Commuter frustration blamed for uptick in attacks on transit workers

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NEW YORK — Commuter frustration has caused an uptick in assaults against transit workers with six employees attacked in a recent five-day period, officials said.

Train Operator Elliot Strickland (right) talking to Transport Workers Union Local 100 President Tony Utano at the Union Hall in Brooklyn on Tuesday.
(Courtesy TWU)

The assault of an MTA employee is a felony, but it isn’t being enforced that way in court, Transport Workers Union Local 100 President Tony Utano said. Frustrated riders don’t feel they’ll face serious punishments.

“People are getting frustrated and who are they taking it out on? It’s the person with the uniform in front of them,” he said.

Train operator Elliot Strickland is one of the uniformed men who’s been assaulted in recent days. Riders were confused about how to get to 33rd Street on Sunday and Strickland was about to point the group of people toward the correct uptown subway when he was berated with racial slurs.

“I was attacked with being called racial slurs such as n—-r and stupid m———-r,” he said, explaining that one member of the group then spat at him. “The spray went from my toes to my chin.”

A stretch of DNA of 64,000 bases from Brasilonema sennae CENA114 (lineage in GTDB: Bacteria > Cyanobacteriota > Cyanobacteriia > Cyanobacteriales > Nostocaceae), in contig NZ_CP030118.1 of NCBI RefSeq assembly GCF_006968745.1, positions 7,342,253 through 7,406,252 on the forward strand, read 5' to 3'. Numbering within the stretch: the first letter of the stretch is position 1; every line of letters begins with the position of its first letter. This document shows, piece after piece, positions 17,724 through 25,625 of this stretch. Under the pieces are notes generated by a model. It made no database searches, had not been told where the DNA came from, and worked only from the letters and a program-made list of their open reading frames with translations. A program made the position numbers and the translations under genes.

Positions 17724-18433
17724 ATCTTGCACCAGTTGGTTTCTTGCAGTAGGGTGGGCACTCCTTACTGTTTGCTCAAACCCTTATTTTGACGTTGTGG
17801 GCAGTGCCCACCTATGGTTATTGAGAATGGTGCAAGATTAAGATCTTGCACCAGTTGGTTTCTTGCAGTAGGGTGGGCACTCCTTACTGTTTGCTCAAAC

Strickland has been with the MTA since 2002. The May 3 incident was his first time being spat on while working.

“I’m trying to help someone get where they’re trying to go and I was cursed out and spoken to in that manner,” he said. “Then to have the female turn and spit at me, it was literally just shock and rage at that point.”

A TWU spokesman detailed a series of recent assaults from May 30 until June 3. Several conductors were slapped in the face and one was punched. A cleaner was verbally assaulted.

Assaulting an MTA employee is a Class D felony punishable by up to seven years in prison. Utano would like to see more enforcement of that law.

“They just can’t go in and get a slap on the hand and walk out,” he said.

The transit union would also like more cameras on trains facing platforms and more police on the platforms

“People will think twice before they assault a transit worker,” Utano said.

An MTA spokesman noted it’s the NYPD’s responsibility to prevent crime and enforce the law on the subway.

“I’m appalled whenever an employee is attacked,” New York City Transit President Andy Byford said. “Attacks on transit workers are abhorrent and an important component of our Fast Forward plan to modernize Transit is to work even more closely with law enforcement to ensure that the women and men who move more than 8 million people a day receive the protection and respect they deserve.”

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